At the dawn of the automotive age, engineering decisions were made that ultimately shaped the industry, and today’s auto makers face similar deliberations in determining the future of electric vehicles.

While most car makers are choosing advanced lithium-ion batteries to power their early EVs, the question of how to heat or cool the delicate packs has OEMs veering off in different directions.

Tesla Motors Inc., one of the first companies to offer a roadworthy electric car, has opted for a liquid-based thermo-management system, able to monitor each cell separately and heat or cool it appropriately.

Tesla CEO Elon Musk tells Earth2Tech.com air-cooling batteries is a recipe for disaster, warning such a system would produce temperatures “all over the place” and cause “huge degradation” in battery performance.

Ford Motor Co., following its own internal evaluations, agree Musk is on to something and is opting to go with more-efficient, albeit pricier, liquid-cooling systems for its upcoming EVs, including an electric version of the Focus C-car and Transit Connect small utility van.

“(Batteries) operate the best at the same temps that humans like,” Sherif Marakby, Ford’s chief engineer-global core HEV propulsion system engineering, tells Ward’s. “Very hot or very cold (temperatures) suck performance of a battery.”

Ford’s system, much like Tesla’s, keeps the battery pack at a steady temperature and also is able to precondition the battery for optimum performance upon startup.

On hot days, chilled water absorbs heat from the batteries, dispersing it through the radiator before pumping it through the chiller again.

On cold days, heated water warms the batteries, gradually bringing the system’s temperature to a level that allows it to efficiently accept charge energy and provide enough discharge power for expected vehicle performance.

“We run the cooling (system) across every single cell. Whether its in the middle or outside the pack, all are individually monitored and cooled appropriately,” Marakby says, noting the Focus’ Li-ion pack has some 400 individual cells.

The thermo-management system also aids longevity, inspiring Ford to rate the battery pack for 10 years or 150,000 miles (241,000 km).

“Active liquid systems are more effective than air systems at regulating lithium-ion battery temperature,” he says. “As a result, the active liquid system on (the) Focus electric will play a key role in providing our customers with the best performance possible.”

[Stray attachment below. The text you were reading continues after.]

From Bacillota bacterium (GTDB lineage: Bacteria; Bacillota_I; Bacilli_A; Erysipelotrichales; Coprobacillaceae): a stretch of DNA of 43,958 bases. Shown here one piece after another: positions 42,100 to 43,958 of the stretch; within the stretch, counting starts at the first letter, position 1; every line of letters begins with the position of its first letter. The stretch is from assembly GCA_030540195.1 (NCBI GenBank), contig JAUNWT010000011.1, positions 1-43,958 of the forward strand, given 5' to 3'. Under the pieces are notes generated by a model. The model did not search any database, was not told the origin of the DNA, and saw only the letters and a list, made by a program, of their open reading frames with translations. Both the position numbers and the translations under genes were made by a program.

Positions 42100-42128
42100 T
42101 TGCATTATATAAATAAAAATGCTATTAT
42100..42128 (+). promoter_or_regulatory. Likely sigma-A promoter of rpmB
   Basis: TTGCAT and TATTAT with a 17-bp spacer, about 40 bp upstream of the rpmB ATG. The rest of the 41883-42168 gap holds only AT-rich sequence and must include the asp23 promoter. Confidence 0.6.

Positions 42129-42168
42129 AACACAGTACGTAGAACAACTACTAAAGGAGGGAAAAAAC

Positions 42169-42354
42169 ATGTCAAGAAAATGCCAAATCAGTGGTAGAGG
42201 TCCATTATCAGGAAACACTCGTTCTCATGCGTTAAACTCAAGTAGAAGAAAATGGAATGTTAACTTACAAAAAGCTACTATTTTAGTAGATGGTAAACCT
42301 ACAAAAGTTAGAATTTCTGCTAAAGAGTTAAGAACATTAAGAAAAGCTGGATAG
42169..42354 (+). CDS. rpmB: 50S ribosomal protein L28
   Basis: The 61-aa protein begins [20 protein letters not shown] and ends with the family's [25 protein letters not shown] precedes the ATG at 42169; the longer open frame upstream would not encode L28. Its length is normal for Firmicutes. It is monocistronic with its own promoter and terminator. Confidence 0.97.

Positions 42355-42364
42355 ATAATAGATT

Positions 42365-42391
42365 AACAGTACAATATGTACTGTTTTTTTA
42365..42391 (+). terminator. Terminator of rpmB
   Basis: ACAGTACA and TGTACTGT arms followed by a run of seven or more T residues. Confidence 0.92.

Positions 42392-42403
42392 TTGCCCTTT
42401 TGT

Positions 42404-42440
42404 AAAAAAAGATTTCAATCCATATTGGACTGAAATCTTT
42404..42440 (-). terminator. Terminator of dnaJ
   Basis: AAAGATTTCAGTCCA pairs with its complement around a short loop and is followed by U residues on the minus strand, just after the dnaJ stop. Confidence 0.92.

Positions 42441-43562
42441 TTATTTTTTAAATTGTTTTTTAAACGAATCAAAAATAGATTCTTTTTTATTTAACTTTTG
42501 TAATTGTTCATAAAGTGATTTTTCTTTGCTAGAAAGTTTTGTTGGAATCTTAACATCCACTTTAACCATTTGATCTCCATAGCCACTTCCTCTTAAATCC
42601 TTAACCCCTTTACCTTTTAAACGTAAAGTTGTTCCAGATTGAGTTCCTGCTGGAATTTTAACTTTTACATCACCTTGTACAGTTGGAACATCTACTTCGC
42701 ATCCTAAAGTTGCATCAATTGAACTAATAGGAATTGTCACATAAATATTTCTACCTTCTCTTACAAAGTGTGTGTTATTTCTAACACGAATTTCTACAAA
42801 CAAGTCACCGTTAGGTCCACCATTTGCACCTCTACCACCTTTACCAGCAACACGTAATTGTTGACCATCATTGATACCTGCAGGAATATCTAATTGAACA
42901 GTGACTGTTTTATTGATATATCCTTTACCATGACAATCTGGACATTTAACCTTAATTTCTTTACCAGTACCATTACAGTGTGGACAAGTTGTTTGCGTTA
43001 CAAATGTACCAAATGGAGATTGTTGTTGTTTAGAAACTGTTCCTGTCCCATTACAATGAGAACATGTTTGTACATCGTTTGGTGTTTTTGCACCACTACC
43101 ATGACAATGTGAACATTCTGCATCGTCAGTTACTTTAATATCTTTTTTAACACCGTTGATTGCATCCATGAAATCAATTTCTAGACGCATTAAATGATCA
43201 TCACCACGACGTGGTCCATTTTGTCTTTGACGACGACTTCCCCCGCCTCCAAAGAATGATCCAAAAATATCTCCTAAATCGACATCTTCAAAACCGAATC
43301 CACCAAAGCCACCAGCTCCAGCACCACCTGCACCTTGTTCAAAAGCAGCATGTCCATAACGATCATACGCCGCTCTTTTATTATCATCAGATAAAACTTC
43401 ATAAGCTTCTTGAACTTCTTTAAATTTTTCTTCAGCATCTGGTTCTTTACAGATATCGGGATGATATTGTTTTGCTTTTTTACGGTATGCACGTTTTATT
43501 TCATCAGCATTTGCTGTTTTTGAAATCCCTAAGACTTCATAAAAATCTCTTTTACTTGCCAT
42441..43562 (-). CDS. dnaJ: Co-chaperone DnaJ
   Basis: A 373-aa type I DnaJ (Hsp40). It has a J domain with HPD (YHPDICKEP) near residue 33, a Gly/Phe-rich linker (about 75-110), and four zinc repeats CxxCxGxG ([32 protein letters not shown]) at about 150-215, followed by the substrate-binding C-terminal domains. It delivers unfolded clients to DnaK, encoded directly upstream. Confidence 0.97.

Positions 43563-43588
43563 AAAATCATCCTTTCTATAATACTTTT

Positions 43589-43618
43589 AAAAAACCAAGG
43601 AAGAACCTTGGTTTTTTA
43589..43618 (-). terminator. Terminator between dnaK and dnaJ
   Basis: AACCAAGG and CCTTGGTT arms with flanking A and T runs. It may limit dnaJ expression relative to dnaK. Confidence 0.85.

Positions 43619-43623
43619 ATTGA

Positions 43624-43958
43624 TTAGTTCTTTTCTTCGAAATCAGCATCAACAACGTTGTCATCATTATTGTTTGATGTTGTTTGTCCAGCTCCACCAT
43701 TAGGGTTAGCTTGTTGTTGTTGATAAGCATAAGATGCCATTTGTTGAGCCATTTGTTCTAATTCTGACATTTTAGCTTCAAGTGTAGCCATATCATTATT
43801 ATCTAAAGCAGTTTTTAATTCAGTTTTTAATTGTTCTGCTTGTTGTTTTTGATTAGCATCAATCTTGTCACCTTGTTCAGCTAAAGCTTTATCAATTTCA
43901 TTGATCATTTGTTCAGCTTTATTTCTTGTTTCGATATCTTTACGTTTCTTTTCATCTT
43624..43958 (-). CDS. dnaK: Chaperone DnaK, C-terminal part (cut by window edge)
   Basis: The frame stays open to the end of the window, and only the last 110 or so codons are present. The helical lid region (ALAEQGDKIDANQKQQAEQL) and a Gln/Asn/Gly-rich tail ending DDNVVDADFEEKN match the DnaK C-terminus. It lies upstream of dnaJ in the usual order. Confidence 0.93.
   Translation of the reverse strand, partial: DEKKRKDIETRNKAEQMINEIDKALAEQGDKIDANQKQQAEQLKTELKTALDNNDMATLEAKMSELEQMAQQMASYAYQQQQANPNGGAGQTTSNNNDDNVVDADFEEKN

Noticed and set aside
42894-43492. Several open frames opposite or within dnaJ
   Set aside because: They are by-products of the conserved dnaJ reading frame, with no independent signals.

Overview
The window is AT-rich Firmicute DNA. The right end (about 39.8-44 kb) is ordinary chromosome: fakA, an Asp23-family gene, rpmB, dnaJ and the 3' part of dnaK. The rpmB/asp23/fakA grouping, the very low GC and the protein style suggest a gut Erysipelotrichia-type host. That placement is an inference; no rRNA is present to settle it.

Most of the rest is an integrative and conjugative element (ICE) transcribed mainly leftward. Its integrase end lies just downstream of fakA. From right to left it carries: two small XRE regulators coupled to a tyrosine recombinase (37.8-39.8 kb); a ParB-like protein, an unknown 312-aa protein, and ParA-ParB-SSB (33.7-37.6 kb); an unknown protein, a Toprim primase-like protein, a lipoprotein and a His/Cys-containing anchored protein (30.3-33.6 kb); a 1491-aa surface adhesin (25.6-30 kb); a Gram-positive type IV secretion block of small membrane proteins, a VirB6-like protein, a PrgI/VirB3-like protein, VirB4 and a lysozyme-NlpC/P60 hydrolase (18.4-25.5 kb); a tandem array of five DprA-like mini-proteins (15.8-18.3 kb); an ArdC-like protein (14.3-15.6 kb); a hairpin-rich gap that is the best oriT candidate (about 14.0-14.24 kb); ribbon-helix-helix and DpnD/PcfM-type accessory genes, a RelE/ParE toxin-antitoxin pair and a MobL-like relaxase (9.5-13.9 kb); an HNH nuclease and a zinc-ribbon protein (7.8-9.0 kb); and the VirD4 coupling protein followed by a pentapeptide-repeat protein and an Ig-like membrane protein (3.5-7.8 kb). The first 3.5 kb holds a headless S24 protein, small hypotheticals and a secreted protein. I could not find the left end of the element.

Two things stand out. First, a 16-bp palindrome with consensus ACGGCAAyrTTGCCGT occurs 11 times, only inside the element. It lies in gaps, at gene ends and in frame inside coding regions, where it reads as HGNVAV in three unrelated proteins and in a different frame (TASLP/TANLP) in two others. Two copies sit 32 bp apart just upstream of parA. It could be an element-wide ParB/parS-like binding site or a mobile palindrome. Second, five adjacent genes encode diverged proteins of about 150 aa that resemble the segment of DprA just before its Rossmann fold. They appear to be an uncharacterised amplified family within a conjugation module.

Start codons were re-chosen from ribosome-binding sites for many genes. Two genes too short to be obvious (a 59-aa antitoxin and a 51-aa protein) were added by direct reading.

Nissan Motor Co. Ltd. is taking a different route. Its upcoming Leaf small electric car utilizes air cooling for its Li-ion pack, a strategy the auto maker considers tried-and-true, citing “18 years of research and development” of pack design and chemistry.

“Our pack design itself, not only the chemistry, but the architecture of the pack itself, is designed to work at all the ambient temperatures found in the U.S,” Mark Perry, Nissan North America Inc. director-product planning and advanced technology, tells Ward’s.

“If we were in Dubai and launching this car, you’d have to do some additional cooling,” he says.

Nissan never seriously considered liquid-cooling, Perry says, suggesting liquid-cooling is overkill. He also notes the Leaf’s flat battery packs offer more surface area, which is better for heat management.

Additionally, in a statement emailed to Ward’s, Nissan claims its cell structure offers “superior cooling performance to the more common cylindrical cell design” offered by competitors.

Nissan doesn’t clarify the competitors to which it refers, but both Ford and General Motors Co. in its upcoming Chevrolet Volt extended-range electric vehicle use a prismatic Li-ion cell design about the size of a greeting card.

“I don’t know if air-cooled was ever considered,” GM spokesman Brian Corbett tells Ward’s. “Given the size of the battery, (liquid cooled) was just the right decision to make.

“We have 288 cells in the battery and to individually cool and heat each of them enables the Volt to perform in extreme climates,” he adds, noting, like Nissan, the Volt’s pack will have an 8-year, 100,000-mile (161,000-km) warranty.

Nissan remains confident its air-cooled system will work, as well as keep costs down on the Leaf that will sticker at $32,780. Ford has yet to announce pricing for its Focus and Transit EVs, but GM says the Volt will retail at $41,000. All EVs will quality for a $7,500 federal tax credit.

When asked about Nissan’s strategy, Ford’s Markaby is diplomatic. “You’ll probably see different philosophies out there,” he says. “But we want to make sure we can maintain the performance of the car and don’t want to expose the battery to extreme temperatures for very long because it affects its life.”

Tesla’s Musk is more cutting in his remarks.

“Tesla’s battery has a more-sophisticated/complicated cooling system than the air-cooled system found in the Leaf pack, but Nissan strongly supports its battery pack with an 8-year, 100,000-mile warranty and has been working on lithium-ion battery technology for a long time,” he tells Earth2Tech.

“We imagine they know what they're doing, and the proof will be in driveways soon enough.”

bpope@wardsauto.com